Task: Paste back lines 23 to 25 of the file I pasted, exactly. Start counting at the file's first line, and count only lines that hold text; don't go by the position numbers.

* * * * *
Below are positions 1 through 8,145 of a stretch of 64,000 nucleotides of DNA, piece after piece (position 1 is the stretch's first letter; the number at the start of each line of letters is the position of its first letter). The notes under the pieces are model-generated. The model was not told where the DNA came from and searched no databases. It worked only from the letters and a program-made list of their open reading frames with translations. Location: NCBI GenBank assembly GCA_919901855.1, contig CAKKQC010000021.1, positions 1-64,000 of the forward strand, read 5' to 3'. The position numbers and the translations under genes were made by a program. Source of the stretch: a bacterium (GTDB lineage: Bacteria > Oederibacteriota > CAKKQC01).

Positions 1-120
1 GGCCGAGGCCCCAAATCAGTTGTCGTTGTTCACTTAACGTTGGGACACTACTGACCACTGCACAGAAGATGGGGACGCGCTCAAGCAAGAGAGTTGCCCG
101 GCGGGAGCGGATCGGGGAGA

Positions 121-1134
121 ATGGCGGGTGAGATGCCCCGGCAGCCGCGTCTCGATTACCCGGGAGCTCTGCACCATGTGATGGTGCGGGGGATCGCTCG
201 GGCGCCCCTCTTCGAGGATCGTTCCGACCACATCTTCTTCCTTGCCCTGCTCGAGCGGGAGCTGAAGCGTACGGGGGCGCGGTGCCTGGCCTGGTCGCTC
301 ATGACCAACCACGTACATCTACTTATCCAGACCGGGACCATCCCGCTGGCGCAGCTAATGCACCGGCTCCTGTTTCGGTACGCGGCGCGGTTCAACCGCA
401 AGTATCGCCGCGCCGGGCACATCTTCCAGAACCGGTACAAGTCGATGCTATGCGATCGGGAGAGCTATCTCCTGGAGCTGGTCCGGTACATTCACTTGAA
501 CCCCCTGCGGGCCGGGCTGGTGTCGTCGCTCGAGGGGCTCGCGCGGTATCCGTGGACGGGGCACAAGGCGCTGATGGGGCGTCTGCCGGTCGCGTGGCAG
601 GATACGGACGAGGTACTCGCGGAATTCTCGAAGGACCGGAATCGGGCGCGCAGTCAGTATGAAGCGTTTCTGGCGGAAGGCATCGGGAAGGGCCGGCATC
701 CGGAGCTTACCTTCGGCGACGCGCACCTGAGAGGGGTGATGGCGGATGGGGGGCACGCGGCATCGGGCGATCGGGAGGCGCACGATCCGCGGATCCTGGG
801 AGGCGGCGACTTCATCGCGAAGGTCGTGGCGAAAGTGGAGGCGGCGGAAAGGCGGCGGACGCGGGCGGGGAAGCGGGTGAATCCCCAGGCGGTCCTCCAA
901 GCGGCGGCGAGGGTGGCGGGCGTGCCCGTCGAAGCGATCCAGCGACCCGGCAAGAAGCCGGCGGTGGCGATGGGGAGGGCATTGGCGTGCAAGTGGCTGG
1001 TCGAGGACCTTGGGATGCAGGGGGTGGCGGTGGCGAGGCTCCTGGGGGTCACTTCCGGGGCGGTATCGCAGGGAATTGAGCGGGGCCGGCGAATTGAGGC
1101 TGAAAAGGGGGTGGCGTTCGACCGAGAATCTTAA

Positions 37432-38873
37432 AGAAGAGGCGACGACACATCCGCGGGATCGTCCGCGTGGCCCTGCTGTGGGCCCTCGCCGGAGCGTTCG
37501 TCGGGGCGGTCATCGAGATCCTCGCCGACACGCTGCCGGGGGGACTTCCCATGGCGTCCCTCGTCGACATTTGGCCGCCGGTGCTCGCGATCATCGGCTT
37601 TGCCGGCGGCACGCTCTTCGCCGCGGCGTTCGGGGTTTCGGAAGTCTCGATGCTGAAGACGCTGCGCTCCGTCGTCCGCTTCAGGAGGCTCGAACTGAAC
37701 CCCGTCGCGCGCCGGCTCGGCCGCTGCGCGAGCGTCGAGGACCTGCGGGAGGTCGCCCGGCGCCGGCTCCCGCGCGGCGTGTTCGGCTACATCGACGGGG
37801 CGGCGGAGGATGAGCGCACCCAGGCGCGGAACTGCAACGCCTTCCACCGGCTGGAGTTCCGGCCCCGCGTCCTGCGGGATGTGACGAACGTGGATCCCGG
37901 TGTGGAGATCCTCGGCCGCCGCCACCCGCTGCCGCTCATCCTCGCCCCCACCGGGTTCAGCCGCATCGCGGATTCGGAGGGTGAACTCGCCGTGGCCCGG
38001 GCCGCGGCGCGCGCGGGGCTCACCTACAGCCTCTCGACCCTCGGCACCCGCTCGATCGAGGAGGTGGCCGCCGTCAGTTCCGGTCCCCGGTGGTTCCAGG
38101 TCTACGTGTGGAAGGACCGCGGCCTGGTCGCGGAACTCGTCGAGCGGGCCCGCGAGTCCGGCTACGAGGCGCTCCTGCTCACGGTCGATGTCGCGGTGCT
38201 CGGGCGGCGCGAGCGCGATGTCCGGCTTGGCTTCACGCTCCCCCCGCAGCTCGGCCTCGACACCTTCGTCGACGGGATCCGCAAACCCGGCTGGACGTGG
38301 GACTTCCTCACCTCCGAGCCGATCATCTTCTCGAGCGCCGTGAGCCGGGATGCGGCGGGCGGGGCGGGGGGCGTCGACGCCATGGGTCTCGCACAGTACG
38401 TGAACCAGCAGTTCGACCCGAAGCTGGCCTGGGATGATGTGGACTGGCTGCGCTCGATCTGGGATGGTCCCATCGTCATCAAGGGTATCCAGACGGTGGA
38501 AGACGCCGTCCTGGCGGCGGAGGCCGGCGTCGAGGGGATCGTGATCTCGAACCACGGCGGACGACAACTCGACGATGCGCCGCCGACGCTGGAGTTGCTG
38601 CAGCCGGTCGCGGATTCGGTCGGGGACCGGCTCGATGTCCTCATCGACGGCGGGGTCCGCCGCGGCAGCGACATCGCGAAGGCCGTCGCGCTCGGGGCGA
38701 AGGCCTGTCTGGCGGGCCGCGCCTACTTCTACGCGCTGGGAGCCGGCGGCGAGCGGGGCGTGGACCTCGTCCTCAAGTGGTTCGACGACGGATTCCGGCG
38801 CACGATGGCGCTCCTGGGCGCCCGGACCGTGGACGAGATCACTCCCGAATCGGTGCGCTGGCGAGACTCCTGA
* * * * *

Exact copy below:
37901 TGTGGAGATCCTCGGCCGCCGCCACCCGCTGCCGCTCATCCTCGCCCCCACCGGGTTCAGCCGCATCGCGGATTCGGAGGGTGAACTCGCCGTGGCCCGG
38001 GCCGCGGCGCGCGCGGGGCTCACCTACAGCCTCTCGACCCTCGGCACCCGCTCGATCGAGGAGGTGGCCGCCGTCAGTTCCGGTCCCCGGTGGTTCCAGG
38101 TCTACGTGTGGAAGGACCGCGGCCTGGTCGCGGAACTCGTCGAGCGGGCCCGCGAGTCCGGCTACGAGGCGCTCCTGCTCACGGTCGATGTCGCGGTGCT